6. 6.
    Loucaides CA, Chedzoy SM, Bennett N. Differences in physical activity levels between urban and rural school children in Cyprus. Health Educ Res 2004;19:138–47.CrossRefGoogle Scholar
  7. 7.
    Tremblay MS, Barnes JD, Copeland JL, Esliger DW. Conquering childhood inactivity: Is the answer in the past? Med Sci Sports Exerc 2005;37:1187–94.CrossRefGoogle Scholar
  8. 8.
    Drenowatz C, Eisenmann J, Pfeiffer K, Welk G, Heelan K, Gentile D, Walsh D. Influence of socio-economic status on habitual physical activity and sedentary behavior in 8- to 11-year old children. BMC Public Health 2010;10:214. Available at: https://doi.org/www.biomedcentral.com/1471-2458/10/214 (Accessed October 5, 2011).CrossRefGoogle Scholar
  9. 9.
    Ferreira I, Horst K van der, Wendel-Vos W, Kremers S, van Lenthe FJ, Brug J. Environmental correlates of physical activity in youth — a review and update. Obes Rev 2007;8:129–54.CrossRefGoogle Scholar
  10. 10.
    Maher CA, Olds CS. Minutes, MET-minutes, and METs: Unpacking socioeconomic gradients in physical activity in adolescents. J Epidemiol Community Health 2011;65:160–65.CrossRefGoogle Scholar
  11. 11.
    Colley R, Garriguet D, Janssen I, Craig CL, Clarke J, Tremblay MS. Physical activity of Canadian children and youth: Accelerometer results from the 2007 to 2009 Canadian Health Measures Survey. Health Reports (Statistics Canada, 82-003) 2011;22:1–10.Google Scholar
  12. 12.
    Hess PM. Avenues or arterials: The struggle to change street building practices in Toronto, Canada. J Urban Design 2009;14:1–28.CrossRefGoogle Scholar
  13. 13.
    Sewell J. Don Mills: Canada’s first corporate suburb. In: Sewell J, The Shape of the City: Toronto Struggles with Modern Planning. Toronto, ON: University of Toronto Press, 1993; chapter 3.Google Scholar
  14. 14.
    Mitra R, Buliung RN. Built environment correlates of active school transportation: Neighbourhood and the modifiable areal unit problem. J Transport Geography 2012;20:51–61.CrossRefGoogle Scholar
  15. 15.
    Cole TJ, Bellizzi MC, Flegal KM, Dietz WH. Establishing a standard definition for child overweight and obesity worldwide: International survey. BMJ 2000;320:1240.CrossRefGoogle Scholar
  16. 16.
    Stone MR, Rowlands AV, Middlebrooke AR, Jawis MN, Eston RG. The pattern of physical activity in relation to health outcomes in boys. Int J Pediatr Obes 2009;4:306–15.CrossRefGoogle Scholar
  17. 17.
    Stone MR, Rowlands AV, Eston RG. Characteristics of the activity pattern in normal weight and overweight boys. Prev Med 2009;49:205–8.CrossRefGoogle Scholar
  18. 18.
    Stone MR, Rowlands AV, Eston RG. Relationships between accelerometer-assessed physical activity and health in children: Impact of the activity-intensity classification method. J Sports Sci Med 2009;8:136–43.PubMedPubMedCentralGoogle Scholar
  19. 19.
    Oliver LN, Hayes MV. Neighbourhood socio-economic status and the prevalence of overweight Canadian children and youth. Can J Public Health 2005;96:415–20.PubMedGoogle Scholar
  20. 20.
    Veugelers P, Sithole F, Zhang S, Muhajarine N. Neighborhood characteristics in relation to diet, physical activity and overweight of Canadian children. Int J Pediatr Obes 2008;3:152–59.CrossRefGoogle Scholar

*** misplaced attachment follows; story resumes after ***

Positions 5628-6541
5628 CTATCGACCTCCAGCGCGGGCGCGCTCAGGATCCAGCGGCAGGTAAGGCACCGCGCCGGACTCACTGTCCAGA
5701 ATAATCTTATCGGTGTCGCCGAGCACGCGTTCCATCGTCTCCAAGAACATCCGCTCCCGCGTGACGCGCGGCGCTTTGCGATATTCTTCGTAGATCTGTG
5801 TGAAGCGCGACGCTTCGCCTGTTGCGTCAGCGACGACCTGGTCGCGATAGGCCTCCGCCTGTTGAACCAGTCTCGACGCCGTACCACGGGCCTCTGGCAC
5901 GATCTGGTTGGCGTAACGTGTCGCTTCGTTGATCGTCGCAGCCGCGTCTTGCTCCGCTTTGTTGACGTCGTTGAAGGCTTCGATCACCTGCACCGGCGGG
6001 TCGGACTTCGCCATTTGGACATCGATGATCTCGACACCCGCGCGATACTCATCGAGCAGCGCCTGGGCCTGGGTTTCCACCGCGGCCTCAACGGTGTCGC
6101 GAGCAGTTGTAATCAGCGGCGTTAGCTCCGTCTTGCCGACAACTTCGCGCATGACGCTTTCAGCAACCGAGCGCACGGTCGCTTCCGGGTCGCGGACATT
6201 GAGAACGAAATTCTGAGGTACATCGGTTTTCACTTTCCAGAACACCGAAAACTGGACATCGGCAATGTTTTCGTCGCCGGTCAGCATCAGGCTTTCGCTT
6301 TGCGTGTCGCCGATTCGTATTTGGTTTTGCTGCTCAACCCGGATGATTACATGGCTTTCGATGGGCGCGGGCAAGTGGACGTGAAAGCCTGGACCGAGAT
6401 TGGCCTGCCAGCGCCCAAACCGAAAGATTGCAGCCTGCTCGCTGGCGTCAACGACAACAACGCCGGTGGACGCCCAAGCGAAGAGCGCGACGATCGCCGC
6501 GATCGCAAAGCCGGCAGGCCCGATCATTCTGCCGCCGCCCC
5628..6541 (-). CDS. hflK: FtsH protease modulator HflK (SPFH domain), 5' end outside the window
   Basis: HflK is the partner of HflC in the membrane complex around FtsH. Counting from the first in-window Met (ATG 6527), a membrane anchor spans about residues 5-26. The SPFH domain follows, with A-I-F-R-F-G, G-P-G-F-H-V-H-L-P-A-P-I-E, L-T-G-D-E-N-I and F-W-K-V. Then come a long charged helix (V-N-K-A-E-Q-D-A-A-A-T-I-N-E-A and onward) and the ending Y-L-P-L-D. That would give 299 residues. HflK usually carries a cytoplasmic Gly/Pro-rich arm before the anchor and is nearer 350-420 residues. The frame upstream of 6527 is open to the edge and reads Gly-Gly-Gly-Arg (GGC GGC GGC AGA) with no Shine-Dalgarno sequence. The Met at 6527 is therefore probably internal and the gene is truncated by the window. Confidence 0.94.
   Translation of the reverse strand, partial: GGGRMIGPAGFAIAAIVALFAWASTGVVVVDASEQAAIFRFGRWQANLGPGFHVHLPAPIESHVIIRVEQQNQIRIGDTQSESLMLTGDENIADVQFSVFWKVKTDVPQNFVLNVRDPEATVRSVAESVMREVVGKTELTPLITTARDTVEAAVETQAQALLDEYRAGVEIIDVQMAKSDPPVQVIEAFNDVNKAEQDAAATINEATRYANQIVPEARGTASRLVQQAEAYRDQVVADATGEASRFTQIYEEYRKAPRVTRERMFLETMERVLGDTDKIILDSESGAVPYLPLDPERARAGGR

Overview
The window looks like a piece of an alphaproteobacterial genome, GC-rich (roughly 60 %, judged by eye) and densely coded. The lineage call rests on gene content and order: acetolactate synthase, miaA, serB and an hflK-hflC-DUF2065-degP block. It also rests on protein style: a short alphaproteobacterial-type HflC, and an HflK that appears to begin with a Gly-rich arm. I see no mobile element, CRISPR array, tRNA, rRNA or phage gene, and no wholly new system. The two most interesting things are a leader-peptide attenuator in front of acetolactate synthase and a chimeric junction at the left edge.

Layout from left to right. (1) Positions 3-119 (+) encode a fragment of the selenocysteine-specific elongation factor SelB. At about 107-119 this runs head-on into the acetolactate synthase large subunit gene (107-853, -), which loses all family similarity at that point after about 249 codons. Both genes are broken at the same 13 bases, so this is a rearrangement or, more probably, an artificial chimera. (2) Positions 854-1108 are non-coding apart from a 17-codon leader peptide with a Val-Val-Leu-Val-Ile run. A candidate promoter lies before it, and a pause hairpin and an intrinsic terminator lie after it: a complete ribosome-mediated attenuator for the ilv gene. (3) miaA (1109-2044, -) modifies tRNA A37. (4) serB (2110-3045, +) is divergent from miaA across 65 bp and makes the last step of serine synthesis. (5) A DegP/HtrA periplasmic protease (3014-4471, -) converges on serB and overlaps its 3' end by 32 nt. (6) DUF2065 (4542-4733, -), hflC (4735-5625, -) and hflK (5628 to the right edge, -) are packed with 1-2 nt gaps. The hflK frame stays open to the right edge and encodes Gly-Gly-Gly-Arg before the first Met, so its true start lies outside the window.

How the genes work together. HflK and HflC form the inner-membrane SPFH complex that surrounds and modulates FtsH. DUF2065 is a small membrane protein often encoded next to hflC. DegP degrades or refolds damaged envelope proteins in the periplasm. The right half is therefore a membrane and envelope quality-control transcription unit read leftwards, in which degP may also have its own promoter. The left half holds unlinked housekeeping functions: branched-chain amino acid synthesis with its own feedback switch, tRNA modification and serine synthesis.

21. 21.
    Moore LV, Diez Roux AV, Evenson KR, McGinn AP, Brines SJ. Availability of recreational resources in minority and low socioeconomic status areas. Am J Prev Med 2008;34:16–22.CrossRefGoogle Scholar
  22. 22.
    Veitch J, Bagley S, Ball K, Salmon J. Where do children usually play? A qualitative study of parents’ perceptions of influences on children’s active free-play. Health & Place 2006;12:383–93.CrossRefGoogle Scholar
  23. 23.
    Mitra R, Buliung RN, Faulkner G. Spatial clustering and temporal mobility of walking school trips in the Greater Toronto Area, Canada. Health & Place 2010;6:646–55.CrossRefGoogle Scholar
  24. 24.
    Page AS, Cooper AR, Griew P, Davis L, Hillsdon M. Independent mobility in relation to weekday and weekend physical activity in children aged 10–11 years: The PEACH Project. Int J Behav Nutr Phys Act 2009 Jan 7;6:2.CrossRefGoogle Scholar
  25. 25.
    Bailey RC, Olson J, Pepper SL, Porszasz J, Barstow TJ, Cooper DM. The level and tempo of children’s physical activities: An observational study. Med Sci Sports Exerc 1995;27:1033–41.CrossRefGoogle Scholar
  26. 26.
    Stone MR, Rowlands AV, Eston RG. The use of high-frequency accelerometry monitoring to assess and interpret children’s activity patterns. In: Jurimaë T, Armstrong N, Jürimaë J (Eds.), Children and Exercise XXIV. London: Routledge, 2008;150–53.Google Scholar
  27. 27.
    Mitra R, Buliung RN, Roorda MJ. The built environment and school travel mode choice in Toronto, Canada. Transportation Research Record 2010;2156:2150–59.CrossRefGoogle Scholar

Copyright information

© The Canadian Public Health Association 2012

Authors and Affiliations

  • Michelle R. Stone
    • 1
    Email author
  • Guy E. Faulkner
    • 2
  • Raktim Mitra
    • 3
  • Ron N. Buliung
    • 4
  1. 1.School of Health and Human PerformanceDalhousie UniversityHalifaxCanada
  2. 2.Faculty of Kinesiology and Physical EducationUniversity of TorontoTorontoCanada
  3. 3.School of Urban and Regional PlanningRyerson UniversityTorontoCanada
  4. 4.Department of GeographyUniversity of Toronto MississaugaMississaugaCanada

Personalised recommendations